What the fellow pain sufferer said:
In the last week. I actually had five really good days (including walking around Canobie Lake Park for 6 hours with no discomfort) so the therapy is working at least in my sedentary life. I was checking an FAI blog and saw a post from another blog written by another patient-athlete writing about Anterior Femoral Glide Syndrome. I had found information on this a year before I had my surgery and asked the ART chiropractor I was seeing at the time about it, but he had nothing for me. Even thought it is written about from one of the most prominent PT people, Shirley Sahrmann, there isn't even written about it on the web that tells you what to do and her book Diagnosis and Treatment of Movement Impairment Syndromes is too expensive and not written for patients. I couldn't make sense of it back then. Heather over at Run, Bike, Swim, Fight provides a really readable explanation of Anterior Femoral Glide Syndrome and its sounds like she is fighting the same battles that I am post labral tear surgery. She writes:
In basic terms, the head of my femur is too far forward in the joint capsule, which was responsible for the constant burning pain I was experiencing. The other issue behind AFGS is that the hip flexors are activating when the glutes should be. So to correct this issue one has to train their body to activate the glutes instead of the hip flexors.Gosh, that sounds like what I have been experiencing and finding hard to put into words. Reading some of her other experiences, they pretty much mirror my own with frustrations with therapy, similar pains, and finding that certain moves (like stretching the hip flexors or piriformis) seem to make things worsen. I was having a particularly bad 24 hours after doing my exercises that involve flexing my hip flexors (immediately threw things off on a really good day). Heather had a page of exercises for Anterior Femoral Syndrome Exercises and I did the mobilization at the bottom of her page first. I felt a little "pop"and very quickly my discomfort went from about 100% to only 15%. I did the exercises later that night and none of them "lit up" my body, but eased things up instead. I don't know if this is a problem I really have. It does sound about right to how I feel. There are so many things that can go wrong in the hip and they all have similar symptoms, but I am glad I found her page. I may have been knocked down, but I think I found some more information that just might help me climb up off the mat.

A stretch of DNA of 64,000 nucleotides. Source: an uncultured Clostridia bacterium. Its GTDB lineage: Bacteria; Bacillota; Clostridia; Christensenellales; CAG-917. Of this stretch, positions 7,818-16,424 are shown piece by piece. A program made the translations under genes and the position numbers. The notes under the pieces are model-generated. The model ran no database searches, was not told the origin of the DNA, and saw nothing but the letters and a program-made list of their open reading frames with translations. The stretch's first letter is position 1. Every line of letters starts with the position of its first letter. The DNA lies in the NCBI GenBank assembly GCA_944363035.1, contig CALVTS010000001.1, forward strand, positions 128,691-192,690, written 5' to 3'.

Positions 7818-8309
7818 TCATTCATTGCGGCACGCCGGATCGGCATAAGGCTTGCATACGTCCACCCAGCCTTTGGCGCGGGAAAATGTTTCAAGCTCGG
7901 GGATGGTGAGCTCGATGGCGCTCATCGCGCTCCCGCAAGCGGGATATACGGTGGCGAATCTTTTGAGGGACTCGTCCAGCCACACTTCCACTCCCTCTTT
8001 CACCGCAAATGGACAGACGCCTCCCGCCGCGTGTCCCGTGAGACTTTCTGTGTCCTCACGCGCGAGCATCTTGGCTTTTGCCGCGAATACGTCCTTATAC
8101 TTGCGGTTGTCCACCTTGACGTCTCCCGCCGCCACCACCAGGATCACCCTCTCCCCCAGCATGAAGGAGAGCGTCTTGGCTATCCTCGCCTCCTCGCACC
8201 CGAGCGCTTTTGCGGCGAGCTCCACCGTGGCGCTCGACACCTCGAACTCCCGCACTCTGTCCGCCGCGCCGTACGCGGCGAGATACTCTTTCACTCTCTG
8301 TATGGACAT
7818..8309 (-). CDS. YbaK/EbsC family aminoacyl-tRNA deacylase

What the Neuro Kinetic Therapist said: